Last modified on 9 November 2014, at 22:09
See also: Mute, muté, and mutē

EnglishEdit

PronunciationEdit

Etymology 1Edit

From Anglo-Norman muet, moet, Middle French muet, from mu (dumb, mute) + -et, remodelled after Latin mūtus.

AdjectiveEdit

mute (comparative muter, superlative mutest)

  1. Not having the power of speech; dumb. [from 15th c.]
    • Ovid: Metamorphoses, translated by John Dryden [17th c.]
      Thus, while the mute creation downward bend / Their sight, and to their earthly mother tend, / Man looks aloft; and with erected eyes / Beholds his own hereditary skies. / From such rude principles our form began; / And earth was metamorphos'd into Man.
  2. Silent; not making a sound. [from 15th c.]
    • Milton
      All the heavenly choir stood mute, / And silence was in heaven.
    • 1956, Ernst Kaiser and Eithne Wilkins (?, translators), Lion Feuchtwanger (German author), Raquel: The Jewess of Toledo (translation of Die Jüdin von Toledo),[1] Messner, page 178:
      [] The heathens have broken into Thy Temple, and Thou art silent! Esau mocks Thy Children, and Thou remainest mute! Show thyself, arise, and let Thy Voice resound, Thou mutest among all the mute!”
  3. Not uttered; unpronounced; silent; also, produced by complete closure of the mouth organs which interrupt the passage of breath; said of certain letters.
  4. Not giving a ringing sound when struck; said of a metal.
TranslationsEdit

NounEdit

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Wikipedia

mute (plural mutes)

  1. (phonetics, now historical) A stopped consonant; a stop. [from 16th c.]
  2. (obsolete, theater) An actor who does not speak; a mime performer. [16th-19th c.]
    • 1668 OF Dramatick Poesie, AN ESSAY. By JOHN DRYDEN Esq; (John Dryden)
      As for the poor honest Maid, whom all the Story is built upon, and who ought to be one of the principal Actors in the Play, she is commonly a Mute in it:
  3. A person who does not have the power of speech. [from 17th c.]
  4. A hired mourner at a funeral; an undertaker's assistant. [from 18th c.]
    • 1950, Mervyn Peake, Gormenghast
      The little box was eventually carried in one hand by the leading mute, while his colleague, with a finger placed on the lid, to prevent it from swaying, walked to one side and a little to the rear.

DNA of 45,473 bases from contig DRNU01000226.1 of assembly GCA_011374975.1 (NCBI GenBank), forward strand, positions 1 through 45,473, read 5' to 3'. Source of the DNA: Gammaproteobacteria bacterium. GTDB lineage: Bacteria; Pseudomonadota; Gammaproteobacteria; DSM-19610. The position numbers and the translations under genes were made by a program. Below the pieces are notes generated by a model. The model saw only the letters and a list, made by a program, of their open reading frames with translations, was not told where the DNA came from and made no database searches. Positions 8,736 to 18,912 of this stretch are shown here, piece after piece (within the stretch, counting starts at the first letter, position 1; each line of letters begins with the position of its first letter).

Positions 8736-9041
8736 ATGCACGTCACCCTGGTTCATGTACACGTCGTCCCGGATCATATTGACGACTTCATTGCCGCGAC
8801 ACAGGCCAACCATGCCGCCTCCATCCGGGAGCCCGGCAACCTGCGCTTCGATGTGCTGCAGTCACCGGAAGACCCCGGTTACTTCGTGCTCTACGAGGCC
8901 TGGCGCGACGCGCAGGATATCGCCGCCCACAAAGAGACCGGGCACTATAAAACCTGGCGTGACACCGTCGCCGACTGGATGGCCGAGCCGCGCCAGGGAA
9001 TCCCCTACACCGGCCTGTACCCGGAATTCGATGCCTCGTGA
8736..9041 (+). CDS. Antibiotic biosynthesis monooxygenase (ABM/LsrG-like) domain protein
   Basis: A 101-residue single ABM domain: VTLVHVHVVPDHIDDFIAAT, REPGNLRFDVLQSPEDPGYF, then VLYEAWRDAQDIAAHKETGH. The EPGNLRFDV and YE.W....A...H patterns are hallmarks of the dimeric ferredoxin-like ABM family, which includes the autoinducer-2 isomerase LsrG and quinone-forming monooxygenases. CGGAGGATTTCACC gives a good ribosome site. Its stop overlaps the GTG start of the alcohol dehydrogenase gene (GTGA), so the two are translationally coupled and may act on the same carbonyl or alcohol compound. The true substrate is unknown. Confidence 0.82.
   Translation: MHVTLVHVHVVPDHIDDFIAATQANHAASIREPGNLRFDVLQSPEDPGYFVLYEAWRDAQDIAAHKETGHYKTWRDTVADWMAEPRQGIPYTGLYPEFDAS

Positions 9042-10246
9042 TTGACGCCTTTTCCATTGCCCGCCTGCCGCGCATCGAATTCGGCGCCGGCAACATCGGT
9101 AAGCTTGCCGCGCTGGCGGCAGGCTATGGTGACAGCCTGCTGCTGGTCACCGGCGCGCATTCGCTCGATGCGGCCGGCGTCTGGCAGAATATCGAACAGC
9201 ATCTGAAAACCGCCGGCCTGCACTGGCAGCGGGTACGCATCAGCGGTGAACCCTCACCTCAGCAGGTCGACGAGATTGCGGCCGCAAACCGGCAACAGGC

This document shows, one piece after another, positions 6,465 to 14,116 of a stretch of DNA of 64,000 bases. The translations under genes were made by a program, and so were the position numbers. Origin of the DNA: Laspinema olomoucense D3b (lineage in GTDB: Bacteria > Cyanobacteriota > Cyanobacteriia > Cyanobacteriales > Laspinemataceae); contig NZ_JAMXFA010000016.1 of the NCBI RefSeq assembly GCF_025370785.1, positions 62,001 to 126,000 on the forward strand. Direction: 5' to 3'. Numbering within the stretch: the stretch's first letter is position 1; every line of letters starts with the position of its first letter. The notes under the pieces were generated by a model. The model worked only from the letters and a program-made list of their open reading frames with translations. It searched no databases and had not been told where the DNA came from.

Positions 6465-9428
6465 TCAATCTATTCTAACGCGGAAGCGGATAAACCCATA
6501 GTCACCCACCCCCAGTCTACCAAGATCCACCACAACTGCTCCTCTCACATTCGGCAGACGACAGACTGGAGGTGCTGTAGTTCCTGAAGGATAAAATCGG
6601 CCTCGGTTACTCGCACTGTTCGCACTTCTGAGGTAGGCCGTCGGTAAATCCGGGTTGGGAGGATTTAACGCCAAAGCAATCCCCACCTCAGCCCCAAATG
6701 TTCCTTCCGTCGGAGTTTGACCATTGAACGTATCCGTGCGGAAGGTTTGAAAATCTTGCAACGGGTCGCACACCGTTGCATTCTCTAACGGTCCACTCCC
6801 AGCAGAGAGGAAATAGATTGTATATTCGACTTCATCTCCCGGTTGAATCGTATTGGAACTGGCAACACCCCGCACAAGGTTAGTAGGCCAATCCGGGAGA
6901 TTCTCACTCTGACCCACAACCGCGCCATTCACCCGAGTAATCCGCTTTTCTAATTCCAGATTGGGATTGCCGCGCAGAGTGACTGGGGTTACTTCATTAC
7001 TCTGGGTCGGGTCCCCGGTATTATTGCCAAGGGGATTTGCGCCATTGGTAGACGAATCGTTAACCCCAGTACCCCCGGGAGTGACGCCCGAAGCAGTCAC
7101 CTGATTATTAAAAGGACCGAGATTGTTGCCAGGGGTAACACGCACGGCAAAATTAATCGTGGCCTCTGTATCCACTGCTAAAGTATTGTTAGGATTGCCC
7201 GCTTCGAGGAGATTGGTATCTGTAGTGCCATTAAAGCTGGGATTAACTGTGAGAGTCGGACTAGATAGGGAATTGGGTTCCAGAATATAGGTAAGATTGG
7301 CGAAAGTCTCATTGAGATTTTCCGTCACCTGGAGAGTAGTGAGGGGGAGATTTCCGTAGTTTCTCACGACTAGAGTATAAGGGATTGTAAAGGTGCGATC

• 1978, Lawrence Durrell, Livia, Faber & Faber 1992 (Avignon Quintet), p. 481:
      Then followed a long silence during which the mute turned to them and said, ‘Of course you'll be wanting an urn, sir?’
  5. (music) An object for dulling the sound of an instrument, especially a brass instrument, or damper for pianoforte; a sordine. [from 18th c.]
Related termsEdit
TranslationsEdit

VerbEdit

mute (third-person singular simple present mutes, present participle muting, simple past and past participle muted)

  1. (transitive) To silence, to make quiet.
  2. (transitive) To turn off the sound of.
    Please mute the music while I make a call.
Derived termsEdit
TranslationsEdit

See alsoEdit

Etymology 2Edit

From Middle French muetir, probably a shortened form of esmeutir, ultimately from Proto-Germanic.

VerbEdit

mute (third-person singular simple present mutes, present participle muting, simple past and past participle muted)

  1. (now rare) Of a bird: to defecate. [from 15th c.]
    (Can we find and add a quotation of Ben Jonson to this entry?)

NounEdit

mute (plural mutes)

  1. The faeces of a hawk or falcon.
    (Can we find and add a quotation of Hudibras to this entry?)
TranslationsEdit

Etymology 3Edit

Latin mutare (to change).

VerbEdit

mute (third-person singular simple present mutes, present participle muting, simple past and past participle muted)

  1. (transitive) To cast off; to moult.
    • Beaumont and Fletcher
      Have I muted all my feathers?

FrenchEdit

VerbEdit

mute

  1. first-person singular present indicative of muter
  2. third-person singular present indicative of muter
  3. first-person singular present subjunctive of muter
  4. first-person singular present subjunctive of muter
  5. second-person singular imperative of muter

AnagramsEdit


ItalianEdit

AdjectiveEdit

mute (pl)

  1. feminine form of muto

NounEdit

mute f

  1. plural form of muta

LatinEdit

AdjectiveEdit

mūte

  1. vocative masculine singular of mūtus

LatvianEdit

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 Mute on Latvian Wikipedia

Wikipedia lv

Mute

EtymologyEdit

From Proto-Indo-European *mnt-, *ment- (to chew; jaw, mouth). Cognate with Latin mentum (chin) and mandō (to chew), Ancient Greek μάσταξ (mástaks, jaws, mouth) and μασάομαι (masáomai, to chew), Welsh mant (jawbone), Hittite mēni (chin), Proto-Germanic *munþaz (mouth) (English mouth, German Mund, Dutch mond, Swedish mun, Icelandic munnur, Gothic 𐌼𐌿𐌽𐌸𐍃 (munþs)).

PronunciationEdit

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NounEdit

mute f (5th declension)

  1. (anatomy) mouth (orifice for ingesting food)
    mutes orgāni — mouth organs
    aizvērt muti — to close one's mouth
    plātīt muti — to keep one's mouth open, to gape
    turēt mutē konfekti — to have candy in one's mouth
    mutes kaktiņi — corners of the mouth
    mutes harmonikas — harmonica (musical instrument)
  2. orifice, opening, entrance
    krāsns mute — the mouth of the oven
  3. face
    mazgāt muti — to wash one's mouth (= face)
    bērni ar netīrām mutēm — children with dirty mouths (= faces)
  4. kiss
    dot mutes — to give mouths (= kisses)

DeclensionEdit

Derived termsEdit


SpanishEdit

VerbEdit

mute

  1. Formal second-person singular (usted) imperative form of mutar.
  2. First-person singular (yo) present subjunctive form of mutar.
  3. Formal second-person singular (usted) present subjunctive form of mutar.
  4. Third-person singular (él, ella, also used with usted?) present subjunctive form of mutar.